Cystagon to Treat Infantile Neuronal Ceroid Lipofuscinosis
This study will examine the effectiveness of a drug called Cystagon in treating infantile neuronal ceroid lipofuscinosis (INCL), a progressive neurological disease affecting children. At around 11 to 13 months of age, patients develop slowed head growth, mild brain atrophy (wasting), electroencephalographic (EEG) changes and retinal deterioration, with symptoms worsening over time. The disease results from an enzyme deficiency that causes fatty compounds called ceroid to accumulate in cells. In laboratory experiments, Cystagon has helped remove ceroid from cells of patients with INCL.
Children with INCL between 6 months and 3 years of age may be eligible for this study. Participants take Cystagon daily by mouth every 6 hours. They are admitted to the NIH Clinical Center for a 4- to 5-day period every 6 months for the following tests and evaluations:
- Review of medical history, including a detailed record of seizures, physical examination, blood tests and clinical photographs. For the initial baseline studies, examinations may also be scheduled with pediatric neurology, ophthalmology and anesthesia services.
- Magnetic resonance imaging (MRI) of the brain MRI uses a powerful magnet, radio waves, and computers to provide detailed images of the brain without the use of X-rays. The patient lies on a table that slides inside a donut-shaped machine containing a magnetic field. The child requires general anesthesia for the procedure.
- Electroretinogram (ERG) measures the function of the retina, the light-sensitive tissue in the back of the eye. To record the flash ERG, a special contact lens is placed on the eye s surface and the eye is stimulated with flashes of light. Infants and very young children require general anesthesia for the procedure.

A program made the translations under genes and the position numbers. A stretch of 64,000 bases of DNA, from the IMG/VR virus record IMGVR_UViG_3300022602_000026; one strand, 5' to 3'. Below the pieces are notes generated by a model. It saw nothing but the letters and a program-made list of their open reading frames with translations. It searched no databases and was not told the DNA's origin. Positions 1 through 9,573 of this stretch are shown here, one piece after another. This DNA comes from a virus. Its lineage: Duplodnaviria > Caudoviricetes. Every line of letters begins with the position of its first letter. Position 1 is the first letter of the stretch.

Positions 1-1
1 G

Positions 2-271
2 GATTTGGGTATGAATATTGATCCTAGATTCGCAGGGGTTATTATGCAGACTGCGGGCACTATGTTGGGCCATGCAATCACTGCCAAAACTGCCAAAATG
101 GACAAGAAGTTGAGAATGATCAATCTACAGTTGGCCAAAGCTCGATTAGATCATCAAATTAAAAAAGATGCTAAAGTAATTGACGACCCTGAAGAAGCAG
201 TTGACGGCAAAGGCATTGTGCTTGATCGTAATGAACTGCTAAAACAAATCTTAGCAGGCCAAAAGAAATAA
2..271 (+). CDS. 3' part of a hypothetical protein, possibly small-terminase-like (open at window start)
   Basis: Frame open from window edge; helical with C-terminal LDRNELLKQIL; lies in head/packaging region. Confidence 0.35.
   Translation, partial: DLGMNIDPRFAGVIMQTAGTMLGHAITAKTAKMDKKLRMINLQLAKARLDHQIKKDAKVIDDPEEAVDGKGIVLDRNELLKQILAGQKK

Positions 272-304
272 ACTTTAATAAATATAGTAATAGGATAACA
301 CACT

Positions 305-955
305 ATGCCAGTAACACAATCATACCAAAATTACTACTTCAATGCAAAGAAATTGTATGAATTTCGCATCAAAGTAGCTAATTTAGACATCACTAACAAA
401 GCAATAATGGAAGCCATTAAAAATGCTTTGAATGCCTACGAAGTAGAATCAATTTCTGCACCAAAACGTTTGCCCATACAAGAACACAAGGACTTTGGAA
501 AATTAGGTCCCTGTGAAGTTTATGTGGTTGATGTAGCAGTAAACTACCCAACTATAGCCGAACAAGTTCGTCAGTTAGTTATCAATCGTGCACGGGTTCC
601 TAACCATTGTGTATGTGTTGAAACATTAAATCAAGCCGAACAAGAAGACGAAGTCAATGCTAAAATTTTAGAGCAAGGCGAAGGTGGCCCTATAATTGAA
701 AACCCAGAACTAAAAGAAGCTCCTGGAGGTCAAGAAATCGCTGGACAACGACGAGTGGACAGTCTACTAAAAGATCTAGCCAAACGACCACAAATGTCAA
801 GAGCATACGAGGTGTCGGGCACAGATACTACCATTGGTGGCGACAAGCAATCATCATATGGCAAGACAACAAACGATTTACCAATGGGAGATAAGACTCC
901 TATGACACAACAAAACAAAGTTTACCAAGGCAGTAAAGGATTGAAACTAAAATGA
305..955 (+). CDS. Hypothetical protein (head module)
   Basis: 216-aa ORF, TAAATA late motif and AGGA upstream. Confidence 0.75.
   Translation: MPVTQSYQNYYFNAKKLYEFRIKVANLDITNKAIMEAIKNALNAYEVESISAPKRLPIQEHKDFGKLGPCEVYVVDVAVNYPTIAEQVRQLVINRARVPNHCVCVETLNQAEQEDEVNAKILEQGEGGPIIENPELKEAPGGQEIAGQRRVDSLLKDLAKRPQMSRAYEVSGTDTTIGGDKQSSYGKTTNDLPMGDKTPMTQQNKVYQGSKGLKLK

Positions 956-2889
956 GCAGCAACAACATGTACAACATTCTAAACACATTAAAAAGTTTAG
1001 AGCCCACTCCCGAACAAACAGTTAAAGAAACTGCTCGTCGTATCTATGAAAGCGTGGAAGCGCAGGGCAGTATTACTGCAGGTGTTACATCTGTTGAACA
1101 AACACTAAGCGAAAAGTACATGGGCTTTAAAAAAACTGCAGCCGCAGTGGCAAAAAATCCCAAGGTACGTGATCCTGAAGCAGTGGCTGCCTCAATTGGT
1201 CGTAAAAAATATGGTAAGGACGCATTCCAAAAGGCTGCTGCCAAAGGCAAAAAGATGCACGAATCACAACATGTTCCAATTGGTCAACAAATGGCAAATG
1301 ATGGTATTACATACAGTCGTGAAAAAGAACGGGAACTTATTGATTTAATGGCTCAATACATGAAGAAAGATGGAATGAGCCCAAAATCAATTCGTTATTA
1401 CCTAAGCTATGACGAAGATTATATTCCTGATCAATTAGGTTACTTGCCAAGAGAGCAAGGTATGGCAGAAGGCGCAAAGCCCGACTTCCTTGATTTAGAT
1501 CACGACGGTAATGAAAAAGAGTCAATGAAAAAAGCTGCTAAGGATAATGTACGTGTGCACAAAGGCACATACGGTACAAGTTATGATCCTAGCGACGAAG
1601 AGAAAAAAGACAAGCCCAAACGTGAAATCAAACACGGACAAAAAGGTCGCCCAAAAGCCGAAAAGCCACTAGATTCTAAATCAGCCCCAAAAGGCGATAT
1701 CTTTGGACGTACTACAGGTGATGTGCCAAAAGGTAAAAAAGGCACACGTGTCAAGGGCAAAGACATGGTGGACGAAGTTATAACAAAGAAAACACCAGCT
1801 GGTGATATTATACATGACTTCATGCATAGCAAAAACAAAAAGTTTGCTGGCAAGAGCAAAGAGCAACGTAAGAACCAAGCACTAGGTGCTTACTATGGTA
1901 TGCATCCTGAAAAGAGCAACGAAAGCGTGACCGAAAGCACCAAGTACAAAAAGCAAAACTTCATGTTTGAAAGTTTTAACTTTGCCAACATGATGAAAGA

- Visual evoked potential (VEP) measures the function of the visual pathway from the eye to the brain. To record the VEP, five electrodes are placed on the scalp and the eye is stimulated with flashes of light. Infants and very young children must be anesthetized for the procedure.
- Electroencephalogram (EEG) measures brain electrical activity, using electrodes placed on the scalp. The test is useful in defining seizures. The child may need to be sedated to keep still during the test.
- Skin biopsy A small piece of skin is removed (usually from the upper arm or shoulder) under local anesthetic to grow cells in the laboratory. This procedure is done at the start of the study and is repeated after 1 year if therapy results are promising.
Children s condition may improve, stabilize or worsen during this study. Life may be prolonged without significant improvement in quality. The information gained from the study may help scientists develop more potent drugs to treat INCL.
|Study Design:||Allocation: Non-Randomized
Intervention Model: Single Group Assignment
Masking: Open Label
Primary Purpose: Treatment
|Official Title:||A Combination Therapy With Cystagon and N-Acetylcysteine for INCL Patients|